How to Recover More Efficiently

Q  I’m training for my fourth half-marathon and trying to break 1:45. I’ve upped my training substantially and wonder if you have any tips for tracking training recovery. I want to push it, but I also don’t want to overtrain and burn out. I’ve been known to push too hard at times, and I’m really trying to make a change and train smarter. – JACKLYN

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A  You’re really wise to focus on evolutionary progression and recovery. It’s the most overlooked training focus, but once mastered, it can up your game and improve your performance.

When I coach athletes online, I have them complete a log each day that includes all the standard stats — heart rate zones, mileage, finish times and pace, weather and sleep. In addition, I have them rate how they felt in the workout.

To keep things simple, I have them colour-code the workouts to teach them how to tune into how they feel during the workout and then correlate the workout performance to variables that can play a role in boosting or diminishing the quality of their performance.

They simply log the words “Yellow,” “Orange,” or “Red” to rate how they feel during the workout, from start to finish. It’s a simple flagging system that requires they tune into their bodies and communicate that to me.

Yellow = I felt strong and could have done more today.

Orange = I felt okay, but nothing to write home about. I didn’t feel awful, but I also didn’t feel particularly strong either – somewhere in the middle.

Red = I was in the “bite me” zone for much of the workout and struggled to finish. I could have played the role of Grumpy in Snow White and the Seven Dwarfs after this workout (and other self-defeating thoughts).

I realise this may seem like Sesame Street (simple and cute), but it works. It is all about evaluating the trend in performance and recovery rates, which is hard to see by words alone. When you highlight it in colour (especially on paper logs or calendars) you begin to see the trend and how your body is adapting to the training load (very cool).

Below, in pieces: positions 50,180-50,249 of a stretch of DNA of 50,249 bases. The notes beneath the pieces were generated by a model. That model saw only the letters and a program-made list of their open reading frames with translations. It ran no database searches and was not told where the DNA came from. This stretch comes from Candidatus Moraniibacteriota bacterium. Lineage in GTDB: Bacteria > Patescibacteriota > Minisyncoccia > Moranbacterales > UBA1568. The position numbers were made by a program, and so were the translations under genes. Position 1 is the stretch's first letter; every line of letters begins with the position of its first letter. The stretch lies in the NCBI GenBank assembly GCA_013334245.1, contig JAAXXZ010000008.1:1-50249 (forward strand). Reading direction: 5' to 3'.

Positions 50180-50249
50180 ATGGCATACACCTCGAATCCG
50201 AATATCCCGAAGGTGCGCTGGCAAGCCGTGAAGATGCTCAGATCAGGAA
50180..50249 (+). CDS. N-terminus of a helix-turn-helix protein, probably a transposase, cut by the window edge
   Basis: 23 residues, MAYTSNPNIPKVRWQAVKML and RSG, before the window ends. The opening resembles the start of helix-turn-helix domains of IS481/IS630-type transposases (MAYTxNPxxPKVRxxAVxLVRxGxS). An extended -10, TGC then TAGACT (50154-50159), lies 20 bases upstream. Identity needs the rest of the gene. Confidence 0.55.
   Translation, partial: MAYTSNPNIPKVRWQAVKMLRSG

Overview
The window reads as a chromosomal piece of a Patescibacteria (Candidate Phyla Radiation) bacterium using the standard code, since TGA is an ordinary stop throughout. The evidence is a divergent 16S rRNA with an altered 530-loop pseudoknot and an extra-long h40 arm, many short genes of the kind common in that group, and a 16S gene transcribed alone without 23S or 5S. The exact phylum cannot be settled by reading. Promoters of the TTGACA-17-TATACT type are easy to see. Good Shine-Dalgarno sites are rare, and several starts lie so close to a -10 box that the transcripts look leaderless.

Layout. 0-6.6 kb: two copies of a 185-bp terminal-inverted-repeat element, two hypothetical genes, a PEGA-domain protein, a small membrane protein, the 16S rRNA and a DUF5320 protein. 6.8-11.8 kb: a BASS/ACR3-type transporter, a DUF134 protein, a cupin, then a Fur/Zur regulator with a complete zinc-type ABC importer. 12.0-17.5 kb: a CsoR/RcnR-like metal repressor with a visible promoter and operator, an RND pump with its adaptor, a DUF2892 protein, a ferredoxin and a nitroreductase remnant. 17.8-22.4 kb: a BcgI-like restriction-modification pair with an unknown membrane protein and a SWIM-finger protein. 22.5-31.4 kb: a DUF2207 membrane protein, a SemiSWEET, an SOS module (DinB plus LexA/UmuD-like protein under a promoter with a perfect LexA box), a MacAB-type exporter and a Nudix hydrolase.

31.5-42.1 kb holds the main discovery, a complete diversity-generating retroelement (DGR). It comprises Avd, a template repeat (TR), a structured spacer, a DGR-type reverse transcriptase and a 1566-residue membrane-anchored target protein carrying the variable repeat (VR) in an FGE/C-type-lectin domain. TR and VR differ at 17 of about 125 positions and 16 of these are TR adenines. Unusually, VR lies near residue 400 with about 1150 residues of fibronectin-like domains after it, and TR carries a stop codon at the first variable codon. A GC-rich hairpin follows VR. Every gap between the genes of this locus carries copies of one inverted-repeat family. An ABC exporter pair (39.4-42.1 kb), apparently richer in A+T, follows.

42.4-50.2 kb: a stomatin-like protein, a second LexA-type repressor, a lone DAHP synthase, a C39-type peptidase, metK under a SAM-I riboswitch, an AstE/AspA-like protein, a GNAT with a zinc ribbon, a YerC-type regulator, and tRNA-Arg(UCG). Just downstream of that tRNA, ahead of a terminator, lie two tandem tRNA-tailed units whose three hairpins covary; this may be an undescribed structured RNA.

If you see lots of yellow and a few oranges, you are on the right track and your body is recovering well. If, however, you begin to see a trend in consistent orange and some red, something is affecting your recovery rate.

This is when you look at all the variables that can affect efficient recovery:

  • Training workload – too much too soon, too much progression, or too much too frequently.
  • Quality and quantity of sleep.
  • Hydration and fuel replenishment.
  • Stress in your everyday life schedule.
  • Travel.
  • Menstrual cycle symptoms.
  • Changes in terrain (altitude, hills, humidity).
  • Lack of downtime and recovery.
  • Running your easy days too hard.

The key is to log the information as close to the finish as possible and include plenty of information about how the workout felt, the elements, and other variables. When we just log pace and time, we aren’t looking at the whole picture as to how our body is adapting to the training load along the way.

Some of my clients love to use highlighters and a paper calendar and colour in the day with the appropriate colour. They get that high from manually checking it off their training to-do’s, and make performance art along the way. When it comes down to it, tuning into our bodies is the simplest and most effective means to evaluating training performance.

Keep it simple, make it colourful, and watch your training evolve and grow.

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